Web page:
Like many criminal offenses, a DWI can be upgraded to a more severe charge based on the circumstances of the incident. Similar to how a simple theft charge can become felony robbery if a weapon is used in the commission of a crime, there are certain factors that, if present, can lead to a person being charged with an upgraded DWI charge. Below, we take a closer look at the aggravating factors associated with a DWI, and we explain why they can cause so much trouble for your case.
Upgraded DWI Factors In Minnesota
If any of the following factors are present during the course of your DWI arrest, you can face an upgraded DWI charge. Those factors include:
- Having a blood alcohol content of 0.16 or more at the time of arrest.
- The presence of a child under the age of 16 in the motor vehicle at the time of the offense.
- A prior impaired driving conviction or alcohol related driver’s license revocation within the ten years directly preceding the current DWI offense.
Enhanced DWI Charges
The more aggravating factors that are present at the time of arrest, the more serious charge you’ll face. For example, if you are arrested for driving while intoxicated, you had a blood alcohol content of 0.12 and it was your first ever DWI, odds are you’ll end up facing a Fourth Degree DWI charge here in Minnesota, which is considered a misdemeanor offense. A misdemeanor offense is punishable by up to 90 days in jail and fines up to $1,000, but you can also face license restrictions on top of the standard misdemeanor penalties.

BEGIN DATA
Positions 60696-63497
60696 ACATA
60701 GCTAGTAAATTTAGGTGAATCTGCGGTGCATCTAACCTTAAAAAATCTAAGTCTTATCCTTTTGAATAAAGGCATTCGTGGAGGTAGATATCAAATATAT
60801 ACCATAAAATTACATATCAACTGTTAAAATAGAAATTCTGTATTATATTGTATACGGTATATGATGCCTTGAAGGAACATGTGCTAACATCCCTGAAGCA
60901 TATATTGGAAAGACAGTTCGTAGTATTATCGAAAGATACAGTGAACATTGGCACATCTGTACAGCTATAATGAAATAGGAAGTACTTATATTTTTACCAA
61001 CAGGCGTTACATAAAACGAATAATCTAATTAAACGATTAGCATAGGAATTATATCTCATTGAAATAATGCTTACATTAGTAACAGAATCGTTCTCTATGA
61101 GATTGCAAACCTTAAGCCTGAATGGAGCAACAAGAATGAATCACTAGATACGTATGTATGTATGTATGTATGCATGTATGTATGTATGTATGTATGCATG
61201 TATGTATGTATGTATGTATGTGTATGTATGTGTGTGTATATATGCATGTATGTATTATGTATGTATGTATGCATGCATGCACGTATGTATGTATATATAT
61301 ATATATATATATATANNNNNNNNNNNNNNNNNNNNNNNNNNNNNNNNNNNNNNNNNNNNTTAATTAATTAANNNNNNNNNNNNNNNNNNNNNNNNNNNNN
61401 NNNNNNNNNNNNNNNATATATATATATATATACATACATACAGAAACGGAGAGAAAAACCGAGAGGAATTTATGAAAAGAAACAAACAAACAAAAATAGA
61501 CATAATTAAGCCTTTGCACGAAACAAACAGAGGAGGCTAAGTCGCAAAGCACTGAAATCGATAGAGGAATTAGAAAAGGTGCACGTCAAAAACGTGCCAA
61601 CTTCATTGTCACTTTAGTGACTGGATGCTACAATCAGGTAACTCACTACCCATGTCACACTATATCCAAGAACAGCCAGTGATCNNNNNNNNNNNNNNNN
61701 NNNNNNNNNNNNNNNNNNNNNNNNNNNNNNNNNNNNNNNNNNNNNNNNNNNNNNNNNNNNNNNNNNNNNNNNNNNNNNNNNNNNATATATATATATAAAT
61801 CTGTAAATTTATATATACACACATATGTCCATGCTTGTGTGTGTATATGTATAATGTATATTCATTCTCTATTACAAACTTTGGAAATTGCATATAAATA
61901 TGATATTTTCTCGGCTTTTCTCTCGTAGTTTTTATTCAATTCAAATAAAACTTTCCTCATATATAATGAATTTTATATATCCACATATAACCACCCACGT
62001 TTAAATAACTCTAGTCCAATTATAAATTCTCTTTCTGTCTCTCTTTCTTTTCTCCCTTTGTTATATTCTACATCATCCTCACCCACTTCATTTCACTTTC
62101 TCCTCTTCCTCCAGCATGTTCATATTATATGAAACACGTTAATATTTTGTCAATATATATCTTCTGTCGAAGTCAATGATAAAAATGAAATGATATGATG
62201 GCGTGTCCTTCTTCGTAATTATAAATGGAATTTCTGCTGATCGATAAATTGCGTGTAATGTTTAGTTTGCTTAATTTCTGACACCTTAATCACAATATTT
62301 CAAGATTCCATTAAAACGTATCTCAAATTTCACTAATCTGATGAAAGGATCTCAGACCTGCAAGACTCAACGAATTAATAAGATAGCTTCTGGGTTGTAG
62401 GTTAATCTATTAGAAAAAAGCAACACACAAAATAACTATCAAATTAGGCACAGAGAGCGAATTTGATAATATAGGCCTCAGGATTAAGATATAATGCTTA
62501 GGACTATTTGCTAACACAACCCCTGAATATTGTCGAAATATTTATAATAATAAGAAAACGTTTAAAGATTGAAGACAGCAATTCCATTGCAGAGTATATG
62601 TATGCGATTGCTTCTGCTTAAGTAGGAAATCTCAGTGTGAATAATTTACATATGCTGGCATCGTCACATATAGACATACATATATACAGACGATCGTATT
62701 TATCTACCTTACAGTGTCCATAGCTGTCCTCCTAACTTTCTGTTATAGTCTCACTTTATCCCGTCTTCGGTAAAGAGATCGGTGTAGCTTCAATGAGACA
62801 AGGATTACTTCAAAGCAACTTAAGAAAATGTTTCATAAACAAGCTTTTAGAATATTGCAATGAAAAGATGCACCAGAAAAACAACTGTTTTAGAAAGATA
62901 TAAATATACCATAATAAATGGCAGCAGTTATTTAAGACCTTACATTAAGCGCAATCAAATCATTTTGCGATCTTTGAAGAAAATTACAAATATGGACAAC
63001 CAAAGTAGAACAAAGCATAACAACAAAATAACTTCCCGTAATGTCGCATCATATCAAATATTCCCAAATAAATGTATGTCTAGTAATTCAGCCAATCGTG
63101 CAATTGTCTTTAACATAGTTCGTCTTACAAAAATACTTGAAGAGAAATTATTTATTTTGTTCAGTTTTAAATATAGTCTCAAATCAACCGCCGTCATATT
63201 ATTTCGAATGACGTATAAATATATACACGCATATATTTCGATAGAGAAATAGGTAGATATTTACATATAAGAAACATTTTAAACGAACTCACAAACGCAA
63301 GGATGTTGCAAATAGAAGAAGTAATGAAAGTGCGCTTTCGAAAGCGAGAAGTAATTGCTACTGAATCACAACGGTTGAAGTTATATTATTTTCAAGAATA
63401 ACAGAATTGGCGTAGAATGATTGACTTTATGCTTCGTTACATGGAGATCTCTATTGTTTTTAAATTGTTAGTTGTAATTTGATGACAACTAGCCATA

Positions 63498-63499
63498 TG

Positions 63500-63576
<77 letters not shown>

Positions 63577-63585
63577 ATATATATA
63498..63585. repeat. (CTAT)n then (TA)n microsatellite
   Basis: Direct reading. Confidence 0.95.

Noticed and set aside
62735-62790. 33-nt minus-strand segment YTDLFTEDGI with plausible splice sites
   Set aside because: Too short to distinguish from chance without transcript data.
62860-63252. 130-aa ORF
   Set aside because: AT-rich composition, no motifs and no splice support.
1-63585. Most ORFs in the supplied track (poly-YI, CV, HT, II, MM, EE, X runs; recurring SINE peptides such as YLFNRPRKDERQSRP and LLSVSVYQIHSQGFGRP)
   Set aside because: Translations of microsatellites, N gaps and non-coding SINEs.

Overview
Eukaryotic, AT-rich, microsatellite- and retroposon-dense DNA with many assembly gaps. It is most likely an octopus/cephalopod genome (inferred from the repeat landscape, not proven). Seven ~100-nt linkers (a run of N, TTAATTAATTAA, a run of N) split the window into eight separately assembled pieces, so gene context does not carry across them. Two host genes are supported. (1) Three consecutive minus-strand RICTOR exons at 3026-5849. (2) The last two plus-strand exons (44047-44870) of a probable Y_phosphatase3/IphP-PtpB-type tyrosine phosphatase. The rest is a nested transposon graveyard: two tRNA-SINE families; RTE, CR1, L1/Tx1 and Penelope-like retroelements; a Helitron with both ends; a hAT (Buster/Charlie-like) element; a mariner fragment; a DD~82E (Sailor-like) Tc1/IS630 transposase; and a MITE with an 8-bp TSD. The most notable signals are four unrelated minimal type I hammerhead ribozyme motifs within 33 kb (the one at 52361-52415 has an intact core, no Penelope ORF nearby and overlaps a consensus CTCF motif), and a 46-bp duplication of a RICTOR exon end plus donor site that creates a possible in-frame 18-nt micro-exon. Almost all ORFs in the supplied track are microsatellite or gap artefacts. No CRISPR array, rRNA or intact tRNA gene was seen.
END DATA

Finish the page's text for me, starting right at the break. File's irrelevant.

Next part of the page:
If one or more of the above aggravating factors are present during your arrest, you will likely be charged with either a third degree DWI or a second DWI. They are pretty similar in that they are both gross misdemeanor offenses, meaning you can face up to one year in jail and be fined up to $3,000 for your actions. Again, there may also be additional consequences for your driver’s license, and it’s possible that your vehicle will be seized by the state, although this can be contested.
Felony DWI Charge
The above aggravating factors are not used to determine whether or not a person will face a first degree DWI charge, which is considered a felony offense in Minnesota. A person will only face felony-level DWI charges if they have three or more DWIs on their record within the last ten years, if they have a prior first degree DWI on their record, or if they have been previously convicted of criminal vehicular operation. Needless to say, if it’s reached this point, you will be facing severe consequences. If convicted, you can be fined up to $14,000 and face up to seven years in prison.
Regardless of whether or not aggravating factors are present, it’s always important to strongly consider challenging your DWI in court. A DWI can have significant consequences for your ability to drive, maintain employment and provide an income for yourself or your family. Don’t just plead guilty and try to sweep it under the rug, because you won’t outrun the ripple effect of the DWI.
Avery and the team at Appelman Law Firm have been contesting and winning DWI cases in Minneapolis and the greater Twin Cities area for more than a decade, and he can do the same for you. For more information, or to set up a free strategy session with a member from the firm, give us a call today at (952) 224-2277.